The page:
Get your inner beatnik on! Climate Change Theatre Action’s original plays presented Readers’ Theater-style. Calling all poets and musicians! Open mic for poetry and music–sign up to present. Climate change-themed work welcomed but not required. Climate Action Information Table Taking Climate Action opportunities Coffee, Tea and Snacks Admission by donation
Under the agreement hammered out in 2015, the first day that countries can reverse the promises they made is Nov. 4, 2019. It will be another year before the American withdrawal is official.
This story is part of a series about the insufficient protections for vulnerable people as natural disasters worsen in a warming climate. The Center for Public Integrity and four partners – the Atlanta Journal-Constitution, High Country News, Ohio Valley ReSource and StateImpact Oklahoma – are contributing stories. REGINA, Ky. — Todd Bentley stepped onto his… Read More
Companies are trying to figure out the risks to their profits from a warming planet. Some of them are turning to high-tech tools of climate science.
“This is all wrong. I shouldn’t be up here. I should be back in school, on the other side of the ocean,” activist Greta Thunberg tells leaders at a U.N. climate conference.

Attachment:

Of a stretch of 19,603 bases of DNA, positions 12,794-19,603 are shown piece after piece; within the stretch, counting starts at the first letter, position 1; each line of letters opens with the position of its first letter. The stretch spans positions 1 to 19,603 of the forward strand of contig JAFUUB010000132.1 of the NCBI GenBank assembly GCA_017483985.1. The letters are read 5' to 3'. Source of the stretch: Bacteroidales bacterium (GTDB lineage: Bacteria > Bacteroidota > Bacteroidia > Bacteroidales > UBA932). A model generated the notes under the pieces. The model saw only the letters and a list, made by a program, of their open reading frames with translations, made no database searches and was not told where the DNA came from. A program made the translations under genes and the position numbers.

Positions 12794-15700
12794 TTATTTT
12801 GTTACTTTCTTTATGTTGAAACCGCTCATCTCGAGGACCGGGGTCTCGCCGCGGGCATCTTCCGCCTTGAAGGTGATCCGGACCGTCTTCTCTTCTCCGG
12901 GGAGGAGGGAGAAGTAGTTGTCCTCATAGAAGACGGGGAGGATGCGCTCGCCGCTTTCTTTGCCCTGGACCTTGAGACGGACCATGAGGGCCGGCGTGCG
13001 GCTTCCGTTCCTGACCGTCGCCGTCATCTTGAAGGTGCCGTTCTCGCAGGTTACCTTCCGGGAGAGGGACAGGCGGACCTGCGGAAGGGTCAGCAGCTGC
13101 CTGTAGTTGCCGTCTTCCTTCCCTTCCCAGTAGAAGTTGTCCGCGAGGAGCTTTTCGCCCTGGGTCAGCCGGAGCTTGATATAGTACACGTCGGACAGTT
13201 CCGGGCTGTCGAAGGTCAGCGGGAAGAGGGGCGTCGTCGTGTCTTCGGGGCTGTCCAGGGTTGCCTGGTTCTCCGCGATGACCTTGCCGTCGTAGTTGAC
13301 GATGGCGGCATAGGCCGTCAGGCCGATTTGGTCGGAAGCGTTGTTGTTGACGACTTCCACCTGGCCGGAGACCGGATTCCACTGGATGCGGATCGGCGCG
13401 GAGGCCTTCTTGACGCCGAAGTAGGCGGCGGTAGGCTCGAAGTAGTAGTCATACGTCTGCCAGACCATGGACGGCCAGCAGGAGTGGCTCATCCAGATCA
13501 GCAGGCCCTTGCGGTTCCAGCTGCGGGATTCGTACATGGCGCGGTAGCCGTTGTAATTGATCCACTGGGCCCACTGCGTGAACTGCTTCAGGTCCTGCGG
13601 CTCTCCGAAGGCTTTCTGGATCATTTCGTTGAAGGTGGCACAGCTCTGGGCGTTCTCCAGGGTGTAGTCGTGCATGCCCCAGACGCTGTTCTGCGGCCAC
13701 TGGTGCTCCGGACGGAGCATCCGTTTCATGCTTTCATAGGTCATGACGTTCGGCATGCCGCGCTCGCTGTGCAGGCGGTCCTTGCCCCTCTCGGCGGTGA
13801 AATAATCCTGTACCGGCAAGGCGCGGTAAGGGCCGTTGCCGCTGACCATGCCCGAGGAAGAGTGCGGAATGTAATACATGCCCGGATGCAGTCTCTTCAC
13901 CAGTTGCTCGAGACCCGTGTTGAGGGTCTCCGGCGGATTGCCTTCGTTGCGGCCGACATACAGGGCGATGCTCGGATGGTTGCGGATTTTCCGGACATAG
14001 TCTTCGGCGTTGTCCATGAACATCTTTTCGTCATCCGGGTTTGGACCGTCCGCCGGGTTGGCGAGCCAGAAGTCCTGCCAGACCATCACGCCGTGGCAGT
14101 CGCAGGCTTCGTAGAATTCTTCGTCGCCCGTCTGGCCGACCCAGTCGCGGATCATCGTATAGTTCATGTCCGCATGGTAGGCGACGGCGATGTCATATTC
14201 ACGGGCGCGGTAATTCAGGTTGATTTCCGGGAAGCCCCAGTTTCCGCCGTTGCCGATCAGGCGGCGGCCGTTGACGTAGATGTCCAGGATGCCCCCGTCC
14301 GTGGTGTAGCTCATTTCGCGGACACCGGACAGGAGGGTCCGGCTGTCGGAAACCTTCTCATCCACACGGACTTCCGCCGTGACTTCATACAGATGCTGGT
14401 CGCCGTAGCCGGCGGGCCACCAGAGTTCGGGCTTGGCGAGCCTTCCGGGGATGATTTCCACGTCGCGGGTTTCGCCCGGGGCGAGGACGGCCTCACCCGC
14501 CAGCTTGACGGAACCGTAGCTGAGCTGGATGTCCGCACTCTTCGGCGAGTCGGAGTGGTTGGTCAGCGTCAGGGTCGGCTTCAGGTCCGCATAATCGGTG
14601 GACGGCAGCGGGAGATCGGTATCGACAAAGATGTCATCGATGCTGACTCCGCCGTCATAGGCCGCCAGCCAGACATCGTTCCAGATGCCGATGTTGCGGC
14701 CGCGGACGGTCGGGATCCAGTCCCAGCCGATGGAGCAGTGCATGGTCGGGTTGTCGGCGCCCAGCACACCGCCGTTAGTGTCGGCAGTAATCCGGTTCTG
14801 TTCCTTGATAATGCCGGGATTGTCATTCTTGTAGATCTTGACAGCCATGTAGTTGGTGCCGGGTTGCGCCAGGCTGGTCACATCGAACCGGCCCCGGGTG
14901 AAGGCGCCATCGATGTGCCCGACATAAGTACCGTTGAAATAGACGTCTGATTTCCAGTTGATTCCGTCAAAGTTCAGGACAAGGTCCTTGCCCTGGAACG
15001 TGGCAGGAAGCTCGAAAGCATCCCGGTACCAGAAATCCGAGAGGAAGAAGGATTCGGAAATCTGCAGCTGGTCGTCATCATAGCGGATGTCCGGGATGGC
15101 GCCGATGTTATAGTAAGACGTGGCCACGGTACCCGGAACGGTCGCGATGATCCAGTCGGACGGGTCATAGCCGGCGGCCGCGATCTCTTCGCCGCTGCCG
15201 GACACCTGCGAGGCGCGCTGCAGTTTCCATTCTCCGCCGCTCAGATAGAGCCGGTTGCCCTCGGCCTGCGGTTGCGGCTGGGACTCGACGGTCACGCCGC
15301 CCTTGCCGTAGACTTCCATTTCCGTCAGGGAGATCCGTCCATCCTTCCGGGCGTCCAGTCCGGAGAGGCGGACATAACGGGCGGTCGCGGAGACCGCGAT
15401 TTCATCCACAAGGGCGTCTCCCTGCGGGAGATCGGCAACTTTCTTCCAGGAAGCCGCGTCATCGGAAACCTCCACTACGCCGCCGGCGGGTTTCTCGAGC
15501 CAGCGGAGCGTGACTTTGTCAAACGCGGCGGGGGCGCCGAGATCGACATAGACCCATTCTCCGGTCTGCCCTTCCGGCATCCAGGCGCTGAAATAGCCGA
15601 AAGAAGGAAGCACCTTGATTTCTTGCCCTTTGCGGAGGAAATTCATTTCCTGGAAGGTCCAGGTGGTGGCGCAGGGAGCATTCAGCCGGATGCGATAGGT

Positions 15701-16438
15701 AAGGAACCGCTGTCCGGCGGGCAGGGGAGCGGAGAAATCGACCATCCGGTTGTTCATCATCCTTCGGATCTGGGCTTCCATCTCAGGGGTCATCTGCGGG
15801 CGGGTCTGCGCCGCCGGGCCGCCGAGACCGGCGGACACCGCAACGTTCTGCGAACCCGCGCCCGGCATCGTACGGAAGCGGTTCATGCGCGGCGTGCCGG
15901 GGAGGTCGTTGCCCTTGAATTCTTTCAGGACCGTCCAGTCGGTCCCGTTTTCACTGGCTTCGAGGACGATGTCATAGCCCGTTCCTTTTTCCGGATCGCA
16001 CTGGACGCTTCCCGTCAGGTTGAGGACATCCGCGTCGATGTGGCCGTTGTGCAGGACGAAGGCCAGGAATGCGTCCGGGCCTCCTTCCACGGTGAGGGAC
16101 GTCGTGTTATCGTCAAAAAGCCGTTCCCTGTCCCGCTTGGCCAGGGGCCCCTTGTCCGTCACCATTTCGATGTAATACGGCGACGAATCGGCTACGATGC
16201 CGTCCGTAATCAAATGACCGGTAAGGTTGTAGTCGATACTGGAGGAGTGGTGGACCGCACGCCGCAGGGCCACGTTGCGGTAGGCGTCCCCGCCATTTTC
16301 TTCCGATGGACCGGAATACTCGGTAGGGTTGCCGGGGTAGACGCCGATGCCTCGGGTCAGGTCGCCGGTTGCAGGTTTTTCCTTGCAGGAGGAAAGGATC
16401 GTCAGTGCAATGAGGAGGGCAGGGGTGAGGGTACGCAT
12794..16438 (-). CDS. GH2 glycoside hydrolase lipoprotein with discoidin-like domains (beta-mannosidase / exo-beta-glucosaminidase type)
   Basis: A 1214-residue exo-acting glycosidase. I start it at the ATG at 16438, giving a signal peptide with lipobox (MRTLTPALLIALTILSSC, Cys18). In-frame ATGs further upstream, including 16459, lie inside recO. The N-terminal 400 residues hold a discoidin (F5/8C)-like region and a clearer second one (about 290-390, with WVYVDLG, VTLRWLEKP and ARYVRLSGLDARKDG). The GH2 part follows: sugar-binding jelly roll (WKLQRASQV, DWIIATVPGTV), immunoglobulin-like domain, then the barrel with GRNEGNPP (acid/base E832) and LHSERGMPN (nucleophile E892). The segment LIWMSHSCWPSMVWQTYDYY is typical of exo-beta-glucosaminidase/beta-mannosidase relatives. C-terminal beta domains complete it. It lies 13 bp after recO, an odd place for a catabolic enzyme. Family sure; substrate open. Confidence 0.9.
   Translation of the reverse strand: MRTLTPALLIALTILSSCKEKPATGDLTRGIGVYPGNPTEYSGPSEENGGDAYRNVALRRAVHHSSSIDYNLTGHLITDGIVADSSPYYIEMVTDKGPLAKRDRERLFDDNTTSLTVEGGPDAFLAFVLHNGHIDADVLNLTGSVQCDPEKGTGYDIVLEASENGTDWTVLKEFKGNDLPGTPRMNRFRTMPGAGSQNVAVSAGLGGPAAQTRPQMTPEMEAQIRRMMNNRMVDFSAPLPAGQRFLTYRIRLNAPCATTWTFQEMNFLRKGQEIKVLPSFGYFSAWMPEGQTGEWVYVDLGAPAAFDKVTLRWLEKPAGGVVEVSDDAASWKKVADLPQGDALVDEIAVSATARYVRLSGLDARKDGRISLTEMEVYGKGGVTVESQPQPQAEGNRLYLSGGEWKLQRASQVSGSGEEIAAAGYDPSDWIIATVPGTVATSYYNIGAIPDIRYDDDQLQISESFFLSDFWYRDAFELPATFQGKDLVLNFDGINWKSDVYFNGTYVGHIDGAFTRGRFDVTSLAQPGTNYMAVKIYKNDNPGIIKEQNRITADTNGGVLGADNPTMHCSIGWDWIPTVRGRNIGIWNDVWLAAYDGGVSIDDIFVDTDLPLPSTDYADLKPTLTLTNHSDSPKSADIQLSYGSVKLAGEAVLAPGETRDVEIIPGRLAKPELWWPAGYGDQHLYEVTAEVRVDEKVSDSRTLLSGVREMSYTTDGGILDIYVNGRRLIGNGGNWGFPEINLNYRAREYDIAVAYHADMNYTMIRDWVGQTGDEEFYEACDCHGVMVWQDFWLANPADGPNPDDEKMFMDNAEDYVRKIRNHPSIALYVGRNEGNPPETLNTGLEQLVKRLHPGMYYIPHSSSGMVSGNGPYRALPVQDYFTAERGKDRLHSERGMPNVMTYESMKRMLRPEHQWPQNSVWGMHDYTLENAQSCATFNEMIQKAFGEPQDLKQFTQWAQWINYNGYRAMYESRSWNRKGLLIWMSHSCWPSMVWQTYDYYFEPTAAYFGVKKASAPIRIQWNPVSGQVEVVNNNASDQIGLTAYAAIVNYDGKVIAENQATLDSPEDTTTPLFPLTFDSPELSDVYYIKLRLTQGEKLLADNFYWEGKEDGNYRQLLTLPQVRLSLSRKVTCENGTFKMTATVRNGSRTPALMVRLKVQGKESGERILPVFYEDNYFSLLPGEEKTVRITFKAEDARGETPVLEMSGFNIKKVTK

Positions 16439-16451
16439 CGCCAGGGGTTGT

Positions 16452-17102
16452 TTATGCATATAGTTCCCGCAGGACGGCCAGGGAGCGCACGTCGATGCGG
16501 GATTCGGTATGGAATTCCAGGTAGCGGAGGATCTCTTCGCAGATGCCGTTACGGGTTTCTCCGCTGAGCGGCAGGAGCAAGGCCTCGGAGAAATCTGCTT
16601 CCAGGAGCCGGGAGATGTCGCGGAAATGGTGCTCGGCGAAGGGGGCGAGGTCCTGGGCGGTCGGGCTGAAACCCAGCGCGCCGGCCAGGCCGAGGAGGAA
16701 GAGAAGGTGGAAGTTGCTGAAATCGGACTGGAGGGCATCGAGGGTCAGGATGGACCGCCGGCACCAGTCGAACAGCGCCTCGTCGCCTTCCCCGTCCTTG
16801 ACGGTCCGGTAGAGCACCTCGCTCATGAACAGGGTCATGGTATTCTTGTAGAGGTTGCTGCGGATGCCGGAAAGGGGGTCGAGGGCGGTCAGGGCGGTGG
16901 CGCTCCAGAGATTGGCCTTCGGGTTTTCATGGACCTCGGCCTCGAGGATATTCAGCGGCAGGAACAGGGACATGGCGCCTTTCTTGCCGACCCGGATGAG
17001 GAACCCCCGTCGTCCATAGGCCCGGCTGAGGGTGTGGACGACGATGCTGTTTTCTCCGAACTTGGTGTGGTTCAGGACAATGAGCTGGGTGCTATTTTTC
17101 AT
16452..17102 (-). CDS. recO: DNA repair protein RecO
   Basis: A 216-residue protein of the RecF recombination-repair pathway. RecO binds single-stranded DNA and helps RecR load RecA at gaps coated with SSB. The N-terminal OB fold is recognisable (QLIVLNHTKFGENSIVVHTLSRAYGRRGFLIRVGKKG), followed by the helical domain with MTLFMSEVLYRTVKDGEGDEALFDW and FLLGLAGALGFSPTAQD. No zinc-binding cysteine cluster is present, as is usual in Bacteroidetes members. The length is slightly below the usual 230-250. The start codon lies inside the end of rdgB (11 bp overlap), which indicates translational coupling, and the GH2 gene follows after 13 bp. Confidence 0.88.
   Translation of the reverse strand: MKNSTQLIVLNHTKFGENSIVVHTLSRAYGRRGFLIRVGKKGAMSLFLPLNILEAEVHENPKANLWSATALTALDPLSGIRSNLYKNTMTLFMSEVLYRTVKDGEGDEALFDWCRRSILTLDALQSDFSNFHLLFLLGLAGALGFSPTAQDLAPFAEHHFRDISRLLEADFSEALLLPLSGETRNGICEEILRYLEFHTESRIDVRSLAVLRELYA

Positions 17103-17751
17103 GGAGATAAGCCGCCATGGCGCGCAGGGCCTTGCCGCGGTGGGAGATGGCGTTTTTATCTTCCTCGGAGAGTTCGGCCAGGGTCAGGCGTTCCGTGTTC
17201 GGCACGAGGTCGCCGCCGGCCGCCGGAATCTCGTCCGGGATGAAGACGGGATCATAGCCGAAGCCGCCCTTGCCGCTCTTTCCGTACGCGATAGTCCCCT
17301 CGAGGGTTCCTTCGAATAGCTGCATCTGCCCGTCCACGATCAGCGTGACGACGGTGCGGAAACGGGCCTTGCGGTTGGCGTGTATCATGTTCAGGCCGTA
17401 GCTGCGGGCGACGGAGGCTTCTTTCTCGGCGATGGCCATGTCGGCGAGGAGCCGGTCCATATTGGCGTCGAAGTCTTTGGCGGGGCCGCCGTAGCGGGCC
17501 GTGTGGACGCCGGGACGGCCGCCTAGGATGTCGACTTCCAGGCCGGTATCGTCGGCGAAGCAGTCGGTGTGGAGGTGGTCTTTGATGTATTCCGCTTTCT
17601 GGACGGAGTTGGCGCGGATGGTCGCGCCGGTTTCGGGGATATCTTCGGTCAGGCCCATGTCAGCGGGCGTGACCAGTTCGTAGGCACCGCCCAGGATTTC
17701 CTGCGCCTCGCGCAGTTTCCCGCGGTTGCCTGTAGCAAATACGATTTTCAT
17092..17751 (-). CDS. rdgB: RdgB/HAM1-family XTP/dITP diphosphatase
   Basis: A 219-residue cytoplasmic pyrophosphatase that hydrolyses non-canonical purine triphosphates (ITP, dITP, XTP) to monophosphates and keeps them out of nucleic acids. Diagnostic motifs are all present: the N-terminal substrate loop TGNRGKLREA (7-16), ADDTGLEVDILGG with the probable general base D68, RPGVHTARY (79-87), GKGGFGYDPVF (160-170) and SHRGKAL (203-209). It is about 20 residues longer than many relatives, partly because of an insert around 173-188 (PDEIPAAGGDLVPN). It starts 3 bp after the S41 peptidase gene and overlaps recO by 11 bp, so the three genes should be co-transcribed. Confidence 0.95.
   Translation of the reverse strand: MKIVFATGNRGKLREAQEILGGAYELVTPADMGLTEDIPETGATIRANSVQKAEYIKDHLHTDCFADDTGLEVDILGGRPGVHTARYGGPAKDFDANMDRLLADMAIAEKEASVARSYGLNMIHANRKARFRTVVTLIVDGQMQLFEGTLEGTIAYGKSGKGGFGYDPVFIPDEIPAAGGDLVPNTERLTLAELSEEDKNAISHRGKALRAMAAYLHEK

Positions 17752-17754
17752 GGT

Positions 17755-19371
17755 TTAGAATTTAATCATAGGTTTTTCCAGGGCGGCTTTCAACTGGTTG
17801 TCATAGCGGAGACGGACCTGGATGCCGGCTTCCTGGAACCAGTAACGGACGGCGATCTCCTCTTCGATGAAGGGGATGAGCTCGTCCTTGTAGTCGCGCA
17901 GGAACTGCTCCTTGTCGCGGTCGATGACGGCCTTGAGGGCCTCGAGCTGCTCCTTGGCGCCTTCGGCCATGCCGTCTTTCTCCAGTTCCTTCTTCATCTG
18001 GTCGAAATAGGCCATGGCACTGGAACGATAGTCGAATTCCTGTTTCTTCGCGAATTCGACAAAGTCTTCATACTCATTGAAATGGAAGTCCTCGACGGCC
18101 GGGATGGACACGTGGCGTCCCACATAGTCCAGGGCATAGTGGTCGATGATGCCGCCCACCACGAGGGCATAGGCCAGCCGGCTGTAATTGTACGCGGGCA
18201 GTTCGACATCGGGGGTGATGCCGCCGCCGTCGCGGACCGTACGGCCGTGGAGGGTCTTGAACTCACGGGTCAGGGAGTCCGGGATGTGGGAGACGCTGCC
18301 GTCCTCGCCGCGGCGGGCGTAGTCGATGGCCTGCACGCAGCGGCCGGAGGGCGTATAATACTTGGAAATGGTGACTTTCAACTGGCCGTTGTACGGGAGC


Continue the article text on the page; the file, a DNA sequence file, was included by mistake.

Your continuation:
Humanity is not on track to avoid the most catastrophic impacts of climate change. Delegations from nearly 200 countries are meeting to discuss promises they made to reduce greenhouse gas emissions.
The way we produce food and manage land must change radically if humans hope to avoid catastrophic global temperature rise, according to a new report by the United Nations panel on climate change.
By breeding and migrating earlier, some birds are adapting to climate change. But it’s probably not happening fast enough for some species to survive, according to new research.
The central U.S. just experienced the most widespread river flooding ever recorded there. Flood defenses in major cities largely performed well, but many smaller communities were simply overwhelmed.
Scientists are getting more and better data on our changing climate. Now, there’s a push to use it to help people cope with the extremes we know are coming.
“The Big Story” brings together journalists who are covering the big stories in the news today: heroin, climate change, the border wall, California wildfires, the Mueller investigation, the Rohingya refugee crisis and the Dakota Access Pipeline. Presentations on heroin and the border wall will be presented by teams who won 2018 Pulitzer Prizes for their… Read More
The OEFFA Southeast Ohio (SEOH) chapter, a grassroots voice for OEFFA members from Athens, Gallia, Hocking, Jackson, Lawrence, Meigs, Monroe, Morgan, Noble, Perry, Vinton, and Washington counties, welcomes farmers, gardeners, educators, businesses, students, and activist interested in growing a regenerative food system, locally and globally. OEFFA strives to support one another in building a healthy… Read More
Students around the country are skipping class Friday to protest inaction on climate change. It’s part of a wave of pressure by young people as Democrats struggle to agree on a climate policy.